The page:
Welcome to a new year of Words Without Borders, and to our first issue devoted to writing from Africa. As with India, there's so much strong writing in English (especially from Nigeria and South Africa) that we Anglophones usually neglect to look any further. We're not making any anti-colonial headway by turning to French--but we are discovering some great writers. Patrice Nganang from Cameroon, for instance, with his dog's-eye view of his master in "Barking." The great Algerian writer Mohammed Dib, with his hallucinatory vision of a girl's rebellion against a murderous emir, "Bloodred Dew." The brilliant Mohamed Magani, who recounts torture by coffee in "The Butcher's Aesthetics." Congolese writer Alain Mabanckou, who in "African Psycho" crafts a satirical noir thriller out of a psychopath's worship of a serial killer. And François Devenne, with a lyrical account of a young Muslim man departing on his Kenyan clan's traditional journey to Tanzania in the fabulistic "Three Dreams on Mount Meru."
I am a dog. Who else but me can acknowledge it with such humility? Because I don't blame myself for anything, "dog" becomes no more than a word, a name: it's the name men have given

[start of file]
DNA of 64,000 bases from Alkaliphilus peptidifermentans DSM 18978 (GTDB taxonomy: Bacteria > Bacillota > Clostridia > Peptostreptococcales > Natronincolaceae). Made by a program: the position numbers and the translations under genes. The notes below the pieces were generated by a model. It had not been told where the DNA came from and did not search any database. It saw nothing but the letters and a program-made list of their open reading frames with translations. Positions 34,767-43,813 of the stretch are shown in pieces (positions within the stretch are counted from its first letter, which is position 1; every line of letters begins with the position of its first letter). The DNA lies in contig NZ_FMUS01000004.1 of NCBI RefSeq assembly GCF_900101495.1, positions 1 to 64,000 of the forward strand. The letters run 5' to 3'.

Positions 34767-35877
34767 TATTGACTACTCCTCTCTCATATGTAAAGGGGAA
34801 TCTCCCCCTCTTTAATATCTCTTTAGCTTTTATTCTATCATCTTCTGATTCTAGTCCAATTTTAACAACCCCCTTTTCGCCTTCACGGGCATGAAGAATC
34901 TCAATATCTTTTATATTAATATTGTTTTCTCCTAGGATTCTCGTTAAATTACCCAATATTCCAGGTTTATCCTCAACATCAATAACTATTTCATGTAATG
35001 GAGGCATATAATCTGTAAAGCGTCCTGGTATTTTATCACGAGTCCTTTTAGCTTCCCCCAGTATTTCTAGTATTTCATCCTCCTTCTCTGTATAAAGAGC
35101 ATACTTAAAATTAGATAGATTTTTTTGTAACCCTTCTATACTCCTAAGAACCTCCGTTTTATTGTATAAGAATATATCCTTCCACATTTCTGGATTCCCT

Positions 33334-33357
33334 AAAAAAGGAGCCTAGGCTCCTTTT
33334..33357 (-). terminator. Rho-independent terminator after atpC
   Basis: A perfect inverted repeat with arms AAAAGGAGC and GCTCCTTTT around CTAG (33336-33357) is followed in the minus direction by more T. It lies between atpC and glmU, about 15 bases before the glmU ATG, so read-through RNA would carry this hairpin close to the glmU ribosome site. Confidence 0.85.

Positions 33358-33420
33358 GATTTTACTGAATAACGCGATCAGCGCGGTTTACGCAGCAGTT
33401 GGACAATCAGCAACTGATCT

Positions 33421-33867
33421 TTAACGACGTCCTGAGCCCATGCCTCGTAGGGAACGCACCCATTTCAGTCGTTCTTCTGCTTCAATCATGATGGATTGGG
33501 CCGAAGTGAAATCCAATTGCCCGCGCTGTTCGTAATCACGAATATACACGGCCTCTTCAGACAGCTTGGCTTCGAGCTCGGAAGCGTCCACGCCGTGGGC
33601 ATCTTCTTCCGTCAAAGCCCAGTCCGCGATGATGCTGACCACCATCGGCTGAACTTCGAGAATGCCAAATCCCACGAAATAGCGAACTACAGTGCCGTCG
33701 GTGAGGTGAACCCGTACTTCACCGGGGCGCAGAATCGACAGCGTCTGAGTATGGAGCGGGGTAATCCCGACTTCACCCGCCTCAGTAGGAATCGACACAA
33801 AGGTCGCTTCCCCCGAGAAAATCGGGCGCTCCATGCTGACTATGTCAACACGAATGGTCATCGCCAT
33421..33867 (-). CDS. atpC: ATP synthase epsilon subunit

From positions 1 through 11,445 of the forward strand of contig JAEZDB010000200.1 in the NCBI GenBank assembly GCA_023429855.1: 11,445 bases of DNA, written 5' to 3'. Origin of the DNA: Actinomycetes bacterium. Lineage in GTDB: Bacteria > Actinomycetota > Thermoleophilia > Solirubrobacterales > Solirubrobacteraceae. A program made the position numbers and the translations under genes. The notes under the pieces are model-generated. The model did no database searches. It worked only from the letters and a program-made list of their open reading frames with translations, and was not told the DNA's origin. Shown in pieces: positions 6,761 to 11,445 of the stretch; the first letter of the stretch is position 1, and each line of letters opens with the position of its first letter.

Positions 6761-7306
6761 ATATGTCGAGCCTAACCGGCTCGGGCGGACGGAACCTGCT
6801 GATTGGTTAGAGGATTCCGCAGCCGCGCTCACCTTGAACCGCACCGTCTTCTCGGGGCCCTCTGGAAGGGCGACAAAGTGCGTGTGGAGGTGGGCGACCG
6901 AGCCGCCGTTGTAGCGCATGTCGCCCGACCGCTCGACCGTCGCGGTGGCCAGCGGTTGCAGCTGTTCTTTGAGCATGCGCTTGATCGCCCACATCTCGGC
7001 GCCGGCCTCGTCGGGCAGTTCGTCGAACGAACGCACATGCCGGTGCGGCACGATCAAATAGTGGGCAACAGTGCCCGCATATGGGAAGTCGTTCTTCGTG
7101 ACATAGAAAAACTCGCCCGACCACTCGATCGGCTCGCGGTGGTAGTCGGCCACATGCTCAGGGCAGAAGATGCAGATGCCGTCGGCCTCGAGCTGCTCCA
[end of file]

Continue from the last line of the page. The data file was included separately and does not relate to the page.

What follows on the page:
The two men were alone now. Or was it two women? The night stretched on endlessly. So did the mountain. And the frosted sky lying lightly over the mountain began to pale. The mountain stood
from The Butcher’s Aesthetics
The two friends' meetings resembled a ritual that went back to the years of holy struggle when they would drink more cups of coffee than they could count to give them energy, a small
from African Psycho
I have decided to kill Germaine on December 29.
from Three Dreams on Mount Meru
Today, in the year 1170 of the Hegira, as I finish the narration of my journey to Mount Meru, I can't help thinking about Omui. He was the best storyteller in all Mombasa. The fabulous